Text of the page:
In SAS we can do all of these steps using a DATA Step.  We will be creating a program or writing syntax in the SAS editor for this bit.  To start, SAS likes us to save our file FIRST, before we enter any data – contrary to what we traditionally do in Excel.  We start our program

Data cookie;

The first thing we did in Excel was label our columns – this is the second line of our SAS code:

Data cookie;
Input ID trmt wt28d ht28d wt56d ht56d cc28d cc56d wtgain adg adcc cookie_gain;

The next thing we do in Excel is start entering our data.  In SAS, we first let SAS know that the data is coming by adding a datalines; statement in our code and then we enter our data.

Data cookie;
Input ID trmt wt28d ht28d wt56d ht56d cc28d cc56d wtgain adg adcc cookie_gain;

13K Chocolate cookies 89 47 116 48 308 1232 27 0,48 22.0 45.6

In order to complete our data entry in SAS, we need to let SAS know that there are no more data points and to go ahead and save the file.  To do this we add a “;” all by itself at the end of the data and a Run; to let SAS finish the data and save the file.

Data cookie;
Input ID trmt wt28d ht28d wt56d ht56d cc28d cc56d wtgain adg adcc cookie_gain;
13K Chocolate cookies 89 47 116 48 308 1232 27 0,48 22.0 45.6

Rather than retyping all the data, we can copy it from Excel and paste it after the datalines statement.  As I noted above, this will work most of the time, but there are times where it does not work.  Why you may ask?  I suspect it is some hidden Excel formatting that plays havoc with SAS, but I cannot identify exactly what it is.  Just note that this method may fail at times.

When you first try running the above program there are a few errors that show up.  The first one we need to deal with is that SAS LOVES numbers and needs you to specify the variables that are not numeric in nature.  In our dataset we have 2 variables that are string, characters, or a bunch of letters.  These are ID and TRMT.  To inform SAS that these are not numbers we need to add a “$” after the variable name.  The $ can be attached to the variable name or there can be a space between it and the variable name – it doesn’t matter.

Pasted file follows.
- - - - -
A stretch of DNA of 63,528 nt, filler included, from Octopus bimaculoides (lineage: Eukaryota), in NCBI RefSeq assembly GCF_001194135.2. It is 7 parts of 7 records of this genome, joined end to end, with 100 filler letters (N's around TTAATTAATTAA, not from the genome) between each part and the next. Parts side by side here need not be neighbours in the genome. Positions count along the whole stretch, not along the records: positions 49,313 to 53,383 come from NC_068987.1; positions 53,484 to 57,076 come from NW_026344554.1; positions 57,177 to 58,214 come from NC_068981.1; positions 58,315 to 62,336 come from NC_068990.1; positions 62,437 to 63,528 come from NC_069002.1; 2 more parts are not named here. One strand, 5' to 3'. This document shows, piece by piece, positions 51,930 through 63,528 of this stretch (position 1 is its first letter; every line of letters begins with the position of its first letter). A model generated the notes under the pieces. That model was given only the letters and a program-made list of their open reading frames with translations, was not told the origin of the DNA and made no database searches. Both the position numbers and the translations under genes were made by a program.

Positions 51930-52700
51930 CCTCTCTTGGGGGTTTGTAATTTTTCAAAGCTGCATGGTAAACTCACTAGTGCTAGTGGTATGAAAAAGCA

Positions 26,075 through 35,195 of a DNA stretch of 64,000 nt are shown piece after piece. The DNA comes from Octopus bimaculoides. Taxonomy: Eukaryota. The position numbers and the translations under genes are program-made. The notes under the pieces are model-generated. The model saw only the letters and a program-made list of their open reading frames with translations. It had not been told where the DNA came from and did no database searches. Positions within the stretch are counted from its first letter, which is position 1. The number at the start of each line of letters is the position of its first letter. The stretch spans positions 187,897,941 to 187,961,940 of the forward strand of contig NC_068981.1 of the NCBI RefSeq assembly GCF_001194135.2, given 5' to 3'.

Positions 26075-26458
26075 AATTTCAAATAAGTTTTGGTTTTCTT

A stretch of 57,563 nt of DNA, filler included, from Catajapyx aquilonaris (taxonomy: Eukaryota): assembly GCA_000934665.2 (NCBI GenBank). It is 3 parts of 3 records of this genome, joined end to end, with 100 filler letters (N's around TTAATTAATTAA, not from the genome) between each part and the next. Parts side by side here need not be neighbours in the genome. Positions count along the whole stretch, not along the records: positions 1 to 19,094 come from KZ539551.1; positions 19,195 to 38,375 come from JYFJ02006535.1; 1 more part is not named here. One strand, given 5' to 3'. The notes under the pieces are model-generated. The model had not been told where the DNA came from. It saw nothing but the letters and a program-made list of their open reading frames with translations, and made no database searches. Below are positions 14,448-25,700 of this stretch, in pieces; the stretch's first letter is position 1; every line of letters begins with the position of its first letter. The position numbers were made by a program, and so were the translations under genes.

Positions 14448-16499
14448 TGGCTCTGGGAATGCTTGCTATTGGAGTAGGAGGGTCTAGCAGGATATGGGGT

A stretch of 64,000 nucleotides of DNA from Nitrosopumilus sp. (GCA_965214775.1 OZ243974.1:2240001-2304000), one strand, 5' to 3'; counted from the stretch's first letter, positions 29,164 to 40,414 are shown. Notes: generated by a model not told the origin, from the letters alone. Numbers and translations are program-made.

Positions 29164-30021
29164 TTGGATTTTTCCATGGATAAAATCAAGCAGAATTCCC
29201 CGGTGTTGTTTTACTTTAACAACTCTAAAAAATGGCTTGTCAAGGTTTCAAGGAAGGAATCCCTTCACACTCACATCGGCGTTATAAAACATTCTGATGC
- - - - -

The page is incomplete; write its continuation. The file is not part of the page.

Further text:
Data cookie;
Input ID$ trmt$ wt28d ht28d wt56d ht56d cc28d cc56d wtgain adg adcc cookie_gain;
13K Chocolate cookies 89 47 116 48 308 1232 27 0,48 22.0 45.6

When we run the SAS program there are still problems.  When we review the LOG window, we see that there are problems with wt28d.  Below is a small snippet from the LOG window:

1 Data cookie;
2 input ID$ trmt$ wt28d ht28d wt56d ht56d cc28d cc56d wtgain adg adcc cookie_gain;
3 datalines;

NOTE: Invalid data for wt28d in line 4 15-21.
RULE: —-+—-1—-+—-2—-+—-3—-+—-4—-+—-5—-+—-6—-+—-7—-+—-8—-+-
4 13K Chocolate cookies 89 47 116 48 308 1232 27 0.48 22.0 45.6
ID=13K trmt=Chocolat wt28d=. ht28d=89 wt56d=47 ht56d=116 cc28d=48 cc56d=308 wtgain=1232 adg=27
adcc=0.48 cookie_gain=22 _ERROR_=1 _N_=1
NOTE: Invalid data for wt28d in line 5 12-17.
5 14K Ginger treats 105 50 134 54 80 80 29 0.52 1.4 2.8
ID=14K trmt=Ginger wt28d=. ht28d=105 wt56d=50 ht56d=134 cc28d=54 cc56d=80 wtgain=80 adg=29
adcc=0.52 cookie_gain=1.4 _ERROR_=1 _N_=2

When you read this you’ll notice a couple of items:

  1. you can see the full line of data – since it is copied from the editor window.
  2. you notice when SAS reads the data – ID is correct, however, the value for TRMT appears to be truncated to “Chocolat” from “Chocolate cookies”

What’s happening is that the default value for the length of any string or character variables in SAS is only 8 characters long.  The length of our TRMT variable is 17 for Chocolate cookies and 13 for “Ginger treats”.  To overcome this challenge, we need to inform SAS at the beginning of our code that the length of TRMT is longer than the default 8 characters, that we want it to be 17 characters long.  This way it will accommodate our Chocolate cookies value along with the Ginger treats.

To do this we need to add a LENGTH statement before the INPUT statement in SAS.  As soon as SAS reads the INPUT statement, it creates all the variables with the 8 character length.  By adding the LENGTH statement first, SAS now sets up the variable with whatever length we specify.

Data cookie;
Length trmt $17;
Input ID$ trmt$ wt28d ht28d wt56d ht56d cc28d cc56d wtgain adg adcc cookie_gain;
13K Chocolate cookies 89 47 116 48 308 1232 27 0,48 22.0 45.6